A US Army Ranger who grabbed an enemy grenade and tossed it away from his fellow soldiers during a battle in Afghanistan will receive the nation’s highest award for valor, the White House announced Wednesday.
Sgt. 1st Class Leroy Petry, an Army Ranger originally from Santa Fe, N.M., will be only the second living recipient of the Medal of Honor for “acts of gallantry” in the conflicts in Iraq and Afghanistan when President Obama bestows the honor at a White House ceremony July 12.
The other living recipient, Army Staff Sgt. Salvatore Giunta, a rifle team leader in the 2nd Battalion (Airborne), 503d Infantry Regiment, was awarded the medal last September for rescuing a wounded fellow soldier from enemy hands during a skirmish with Taliban fighters in Afghanistan in October 2007. Seven other service members have received the medal posthumously for actions in Iraq and Afghanistan.
Sergeant Petry, a father of four who now serves with the 75th Ranger Regiment at Fort Benning, Ga., as a liaison for wounded soldiers, is credited by fellow Rangers with saving their lives during a May 2008 battle in Paktia, Afghanistan. Petry lost a hand and sustained other injuries in the fight.
“If not for Staff Sergeant Petry’s actions, we would have been seriously wounded or killed,” Sgt. Daniel Higgins, a Rangers team leader in the Paktia battle, later reported in a statement, according to an Army News report.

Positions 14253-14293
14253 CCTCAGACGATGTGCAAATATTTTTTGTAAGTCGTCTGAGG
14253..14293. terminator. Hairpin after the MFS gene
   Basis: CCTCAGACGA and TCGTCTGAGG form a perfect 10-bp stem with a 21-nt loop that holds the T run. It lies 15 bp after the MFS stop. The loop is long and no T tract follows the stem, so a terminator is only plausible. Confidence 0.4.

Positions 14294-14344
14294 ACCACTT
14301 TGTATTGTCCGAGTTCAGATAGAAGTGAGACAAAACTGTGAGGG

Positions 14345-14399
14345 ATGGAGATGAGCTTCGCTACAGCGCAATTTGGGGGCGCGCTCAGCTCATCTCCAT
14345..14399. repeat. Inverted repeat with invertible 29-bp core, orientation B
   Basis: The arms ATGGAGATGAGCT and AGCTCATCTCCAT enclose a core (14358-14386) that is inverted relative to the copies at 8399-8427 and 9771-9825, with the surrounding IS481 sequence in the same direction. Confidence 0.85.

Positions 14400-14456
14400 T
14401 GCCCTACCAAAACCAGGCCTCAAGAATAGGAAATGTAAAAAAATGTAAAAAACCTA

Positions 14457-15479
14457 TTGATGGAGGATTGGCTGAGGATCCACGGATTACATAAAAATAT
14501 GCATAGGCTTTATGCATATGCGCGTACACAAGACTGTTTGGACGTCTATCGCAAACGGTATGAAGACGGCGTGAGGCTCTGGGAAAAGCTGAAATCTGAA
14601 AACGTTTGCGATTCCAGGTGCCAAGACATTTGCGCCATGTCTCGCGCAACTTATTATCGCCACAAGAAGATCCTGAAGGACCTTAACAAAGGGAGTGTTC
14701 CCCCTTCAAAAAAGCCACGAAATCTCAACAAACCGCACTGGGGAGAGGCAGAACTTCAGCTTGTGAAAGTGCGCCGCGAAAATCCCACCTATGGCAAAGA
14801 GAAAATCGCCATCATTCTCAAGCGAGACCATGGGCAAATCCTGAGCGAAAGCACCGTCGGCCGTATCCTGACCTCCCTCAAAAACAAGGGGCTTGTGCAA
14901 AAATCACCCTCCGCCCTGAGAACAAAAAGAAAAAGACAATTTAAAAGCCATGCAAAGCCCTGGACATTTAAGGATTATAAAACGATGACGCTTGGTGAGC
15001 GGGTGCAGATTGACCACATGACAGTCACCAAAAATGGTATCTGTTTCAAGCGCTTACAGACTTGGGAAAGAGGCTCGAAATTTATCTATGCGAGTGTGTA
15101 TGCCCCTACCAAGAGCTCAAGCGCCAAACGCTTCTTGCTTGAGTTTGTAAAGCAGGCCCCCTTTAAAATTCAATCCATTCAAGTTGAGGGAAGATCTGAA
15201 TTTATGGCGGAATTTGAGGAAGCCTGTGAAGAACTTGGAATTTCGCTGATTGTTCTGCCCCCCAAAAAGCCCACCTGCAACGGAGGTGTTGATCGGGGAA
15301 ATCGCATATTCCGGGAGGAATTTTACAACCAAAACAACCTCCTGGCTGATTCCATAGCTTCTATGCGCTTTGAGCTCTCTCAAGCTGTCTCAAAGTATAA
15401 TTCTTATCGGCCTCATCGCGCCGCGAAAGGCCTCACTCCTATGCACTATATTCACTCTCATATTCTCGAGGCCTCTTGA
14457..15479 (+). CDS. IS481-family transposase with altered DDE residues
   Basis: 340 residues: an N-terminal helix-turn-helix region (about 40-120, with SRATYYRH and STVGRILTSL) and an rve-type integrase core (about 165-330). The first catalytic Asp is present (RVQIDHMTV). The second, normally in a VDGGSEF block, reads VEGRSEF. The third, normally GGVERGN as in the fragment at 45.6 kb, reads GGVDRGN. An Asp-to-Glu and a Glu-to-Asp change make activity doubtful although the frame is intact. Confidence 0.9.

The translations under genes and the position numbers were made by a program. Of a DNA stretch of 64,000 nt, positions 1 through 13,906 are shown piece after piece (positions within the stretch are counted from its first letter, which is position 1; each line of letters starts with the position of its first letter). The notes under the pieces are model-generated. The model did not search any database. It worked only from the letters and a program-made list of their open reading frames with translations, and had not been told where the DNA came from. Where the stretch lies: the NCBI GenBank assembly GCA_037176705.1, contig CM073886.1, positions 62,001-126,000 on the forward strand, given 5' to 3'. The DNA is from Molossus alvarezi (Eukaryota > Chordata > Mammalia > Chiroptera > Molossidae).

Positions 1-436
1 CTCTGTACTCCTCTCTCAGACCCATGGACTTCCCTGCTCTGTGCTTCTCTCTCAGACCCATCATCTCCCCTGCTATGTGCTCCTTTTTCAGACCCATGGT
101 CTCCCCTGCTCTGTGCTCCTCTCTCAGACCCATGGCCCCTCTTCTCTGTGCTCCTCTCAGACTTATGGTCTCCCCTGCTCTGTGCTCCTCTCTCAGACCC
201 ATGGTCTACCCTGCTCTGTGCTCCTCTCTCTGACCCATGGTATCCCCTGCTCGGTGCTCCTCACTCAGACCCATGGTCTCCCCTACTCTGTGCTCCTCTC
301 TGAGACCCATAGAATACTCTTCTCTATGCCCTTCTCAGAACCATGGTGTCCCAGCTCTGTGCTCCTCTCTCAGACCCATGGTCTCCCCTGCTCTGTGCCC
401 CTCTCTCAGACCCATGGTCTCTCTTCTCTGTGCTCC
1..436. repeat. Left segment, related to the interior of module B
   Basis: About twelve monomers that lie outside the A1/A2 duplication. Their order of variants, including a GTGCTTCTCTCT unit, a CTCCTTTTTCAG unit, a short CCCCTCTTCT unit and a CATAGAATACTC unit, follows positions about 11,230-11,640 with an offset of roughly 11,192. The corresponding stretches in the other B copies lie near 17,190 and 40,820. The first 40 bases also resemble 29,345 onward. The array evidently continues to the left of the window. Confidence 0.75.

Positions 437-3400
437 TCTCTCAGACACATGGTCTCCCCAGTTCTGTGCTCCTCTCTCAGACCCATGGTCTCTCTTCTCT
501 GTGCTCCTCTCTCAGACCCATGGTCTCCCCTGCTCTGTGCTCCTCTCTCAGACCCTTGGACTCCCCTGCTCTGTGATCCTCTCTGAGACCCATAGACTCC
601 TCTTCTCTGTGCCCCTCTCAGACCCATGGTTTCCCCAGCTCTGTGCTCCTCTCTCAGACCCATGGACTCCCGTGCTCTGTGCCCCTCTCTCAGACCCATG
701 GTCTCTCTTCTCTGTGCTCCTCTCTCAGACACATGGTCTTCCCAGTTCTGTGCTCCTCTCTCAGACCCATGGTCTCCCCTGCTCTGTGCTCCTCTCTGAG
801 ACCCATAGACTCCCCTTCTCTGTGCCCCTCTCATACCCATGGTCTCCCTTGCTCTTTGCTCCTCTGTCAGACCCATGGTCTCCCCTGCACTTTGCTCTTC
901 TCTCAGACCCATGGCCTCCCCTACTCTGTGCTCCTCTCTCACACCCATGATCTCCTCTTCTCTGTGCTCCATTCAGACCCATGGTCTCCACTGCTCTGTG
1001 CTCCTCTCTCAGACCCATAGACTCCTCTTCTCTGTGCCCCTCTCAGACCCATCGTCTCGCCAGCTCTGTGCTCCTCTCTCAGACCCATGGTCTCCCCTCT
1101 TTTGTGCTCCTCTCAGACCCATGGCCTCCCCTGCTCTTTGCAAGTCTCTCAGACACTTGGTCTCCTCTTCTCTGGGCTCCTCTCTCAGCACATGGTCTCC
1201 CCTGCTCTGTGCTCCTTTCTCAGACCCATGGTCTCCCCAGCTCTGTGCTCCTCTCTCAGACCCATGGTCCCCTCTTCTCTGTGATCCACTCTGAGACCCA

The Medal of Honor is awarded to service members who “distinguish themselves conspicuously by gallantry and intrepidity above and beyond the call of duty.” In its statement, the White House noted that, to be considered eligible for the nation’s highest military service award, “the meritorious conduct must involve great personal; bravery or self-sacrifice so conspicuous as to clearly distinguish the individual above his or her comrades and must have involved risk of life.”
Petry deployed eight times to the two wars since the 9/11 terror attacks, two tours in Iraq and six in Afghanistan. [Editor's note: The original version misstated Petry's number of tours in Iraq and Afghanistan.]
The rarity of the Medal of Honor’s bestowal for actions in Iraq and Afghanistan – only nine times in nearly a decade of war – speaks more to the change in the kind of warfare being practiced than to any reevaluation of when the medal is deserved, military experts say.
The nation’s highest military honor was awarded 464 times for actions in World War II, and in 246 cases in the Vietnam War. Not only were the scales of those two conflicts different – at the height of the Vietnam conflict, 500,000 troops were deployed with sometimes 1,000 casualties a month – but close-range combat was much more frequent, military experts say.
Which is not to say that fighting involving acts “above and beyond the call of duty” has been rare in Iraq and Afghanistan. However, Petry was on an unusual daytime raid whose mission was to capture a high-value target when the events leading to his award occurred.
Petry will be accompanied by his wife Ashley and other family members when he receives his medal, the White House says.